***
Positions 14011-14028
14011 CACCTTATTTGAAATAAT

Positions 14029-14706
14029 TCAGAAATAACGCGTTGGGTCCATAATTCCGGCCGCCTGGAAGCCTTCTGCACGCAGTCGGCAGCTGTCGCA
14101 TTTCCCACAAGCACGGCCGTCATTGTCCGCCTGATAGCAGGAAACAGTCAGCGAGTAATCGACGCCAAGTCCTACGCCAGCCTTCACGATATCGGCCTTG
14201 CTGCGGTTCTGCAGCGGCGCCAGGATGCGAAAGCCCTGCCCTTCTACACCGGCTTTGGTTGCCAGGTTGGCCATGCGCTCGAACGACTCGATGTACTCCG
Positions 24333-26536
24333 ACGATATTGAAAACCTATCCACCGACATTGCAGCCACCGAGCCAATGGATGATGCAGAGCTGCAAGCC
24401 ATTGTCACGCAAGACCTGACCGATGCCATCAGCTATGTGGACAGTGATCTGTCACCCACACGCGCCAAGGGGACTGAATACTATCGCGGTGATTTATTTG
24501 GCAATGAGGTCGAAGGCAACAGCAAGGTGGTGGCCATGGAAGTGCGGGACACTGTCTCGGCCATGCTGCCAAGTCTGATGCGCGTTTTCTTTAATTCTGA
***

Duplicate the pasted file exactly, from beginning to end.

Positions 14011-14028
14011 CACCTTATTTGAAATAAT

Positions 14029-14706
14029 TCAGAAATAACGCGTTGGGTCCATAATTCCGGCCGCCTGGAAGCCTTCTGCACGCAGTCGGCAGCTGTCGCA
14101 TTTCCCACAAGCACGGCCGTCATTGTCCGCCTGATAGCAGGAAACAGTCAGCGAGTAATCGACGCCAAGTCCTACGCCAGCCTTCACGATATCGGCCTTG
14201 CTGCGGTTCTGCAGCGGCGCCAGGATGCGAAAGCCCTGCCCTTCTACACCGGCTTTGGTTGCCAGGTTGGCCATGCGCTCGAACGACTCGATGTACTCCG
Positions 24333-26536
24333 ACGATATTGAAAACCTATCCACCGACATTGCAGCCACCGAGCCAATGGATGATGCAGAGCTGCAAGCC
24401 ATTGTCACGCAAGACCTGACCGATGCCATCAGCTATGTGGACAGTGATCTGTCACCCACACGCGCCAAGGGGACTGAATACTATCGCGGTGATTTATTTG
24501 GCAATGAGGTCGAAGGCAACAGCAAGGTGGTGGCCATGGAAGTGCGGGACACTGTCTCGGCCATGCTGCCAAGTCTGATGCGCGTTTTCTTTAATTCTGA